I’m spending a chunk of today starting on revisions to my Intro to Data Science course for my unit’s LIS and ICT graduate prograrms. I’d expected to spend most of the time shuffling around the content and assessment for particular weeks, but I quickly realized that I was going to need to update what I had to say in the syllabus about plagiarism and academic offenses. Last year’s offering of the course involved a case of potential plagiarism, so I wanted to include more explicit instruction that encourages students to borrow code while making it clear that there are right and wrong ways of doing so. Likewise, my colleague Josh Rosenberg posted earlier today about ChatGPT’s Code Interpreter, and while I don’t know that my students will even know that’s an option, I wanted to get out ahead of that possibility, too.
I need to get back to the shuffling around of content and assessment, so I don’t know that what I’ve written is what my Fall 2023 students will see, but I thought I’d put my draft statement out there for anyone who wants to give feedback on it or take inspiration from it:
It is common practice in data science and programming communities to borrow code from other, more knowledgeable programmers. Indeed, many of the weekly activities in this class will explicitly involve copying or adapting code from our textbook, and you might find online or other sources helpful for figuring out how to complete a specific task for your class projects. When done properly, this is not plagiarism—in fact, it is good practice in data science.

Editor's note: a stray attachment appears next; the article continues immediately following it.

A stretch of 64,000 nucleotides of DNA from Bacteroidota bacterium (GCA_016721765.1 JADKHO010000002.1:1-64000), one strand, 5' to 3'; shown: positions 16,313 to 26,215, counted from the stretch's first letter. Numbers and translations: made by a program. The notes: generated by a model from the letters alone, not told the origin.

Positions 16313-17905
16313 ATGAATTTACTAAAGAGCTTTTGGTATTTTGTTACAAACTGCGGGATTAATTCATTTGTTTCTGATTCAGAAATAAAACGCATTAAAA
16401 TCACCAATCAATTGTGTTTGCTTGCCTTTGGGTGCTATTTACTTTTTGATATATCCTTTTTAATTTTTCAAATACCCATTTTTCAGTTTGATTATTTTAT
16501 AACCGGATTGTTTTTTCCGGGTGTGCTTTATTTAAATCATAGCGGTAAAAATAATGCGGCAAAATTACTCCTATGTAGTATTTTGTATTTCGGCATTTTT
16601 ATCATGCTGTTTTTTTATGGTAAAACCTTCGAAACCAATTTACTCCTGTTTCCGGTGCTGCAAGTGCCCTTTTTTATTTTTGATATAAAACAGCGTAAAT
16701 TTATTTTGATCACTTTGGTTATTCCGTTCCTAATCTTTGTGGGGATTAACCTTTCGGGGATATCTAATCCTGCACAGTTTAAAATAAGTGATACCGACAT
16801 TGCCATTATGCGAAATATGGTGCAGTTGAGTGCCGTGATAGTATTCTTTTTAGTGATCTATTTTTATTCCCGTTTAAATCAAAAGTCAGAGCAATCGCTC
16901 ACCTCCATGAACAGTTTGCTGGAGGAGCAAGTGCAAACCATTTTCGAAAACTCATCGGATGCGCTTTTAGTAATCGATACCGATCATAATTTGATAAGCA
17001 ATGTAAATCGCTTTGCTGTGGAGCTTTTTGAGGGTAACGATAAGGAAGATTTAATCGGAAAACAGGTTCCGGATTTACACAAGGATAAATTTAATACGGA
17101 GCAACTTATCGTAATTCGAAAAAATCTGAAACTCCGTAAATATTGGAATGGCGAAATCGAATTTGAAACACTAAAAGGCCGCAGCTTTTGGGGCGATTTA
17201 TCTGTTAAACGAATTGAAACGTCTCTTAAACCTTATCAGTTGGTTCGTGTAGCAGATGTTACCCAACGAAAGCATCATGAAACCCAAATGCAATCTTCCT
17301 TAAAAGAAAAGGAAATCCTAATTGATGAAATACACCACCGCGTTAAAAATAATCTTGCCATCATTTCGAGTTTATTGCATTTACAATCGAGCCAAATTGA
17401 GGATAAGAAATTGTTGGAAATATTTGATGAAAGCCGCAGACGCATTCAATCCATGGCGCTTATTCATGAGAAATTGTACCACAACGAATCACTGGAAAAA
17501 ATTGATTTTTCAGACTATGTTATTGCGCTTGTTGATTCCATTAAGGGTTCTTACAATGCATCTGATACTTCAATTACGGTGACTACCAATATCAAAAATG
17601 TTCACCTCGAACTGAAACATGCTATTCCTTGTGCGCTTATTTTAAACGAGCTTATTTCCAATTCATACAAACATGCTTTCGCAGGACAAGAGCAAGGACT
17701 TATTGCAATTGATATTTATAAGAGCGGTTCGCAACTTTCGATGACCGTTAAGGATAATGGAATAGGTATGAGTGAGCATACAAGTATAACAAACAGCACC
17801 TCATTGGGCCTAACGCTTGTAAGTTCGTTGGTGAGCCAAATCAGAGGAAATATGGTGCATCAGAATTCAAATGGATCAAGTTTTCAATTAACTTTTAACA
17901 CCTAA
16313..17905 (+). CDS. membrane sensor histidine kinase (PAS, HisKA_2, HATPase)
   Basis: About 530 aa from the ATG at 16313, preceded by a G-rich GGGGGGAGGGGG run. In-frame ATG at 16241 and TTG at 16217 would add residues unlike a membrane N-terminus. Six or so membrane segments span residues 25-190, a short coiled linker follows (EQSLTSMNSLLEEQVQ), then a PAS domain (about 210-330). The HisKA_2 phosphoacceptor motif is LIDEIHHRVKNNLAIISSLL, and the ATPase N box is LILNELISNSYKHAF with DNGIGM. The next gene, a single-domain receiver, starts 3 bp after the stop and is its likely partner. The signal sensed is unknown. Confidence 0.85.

Nonetheless, you are ultimately responsible for completing assessments, and plagiarism remains a serious concern for this course. Thus, these rules related to academic offenses are also in effect for this course, and I will not tolerate their violation. If you consult other sources, please ensure that they support (rather than replace) your personal work, effort, initiative, and understanding. It is your responsibility to ensure that you understand what plagiarism is and how to avoid it; when in doubt, reach out to me with your questions.
Along these lines, I strongly discourage you from using any generative AI tool to write code or text for you. AI-generated output can include errors, and as a general rule, if you know enough to catch those errors, you know enough to generate that output yourself; conversely, generating that output yourself will help you further develop your knowledge more than relying on a tool. If you do use any generative AI in completing your work, you must explicitly acknowledge it in your submission—and you will assume responsibility for any errors the tool makes.
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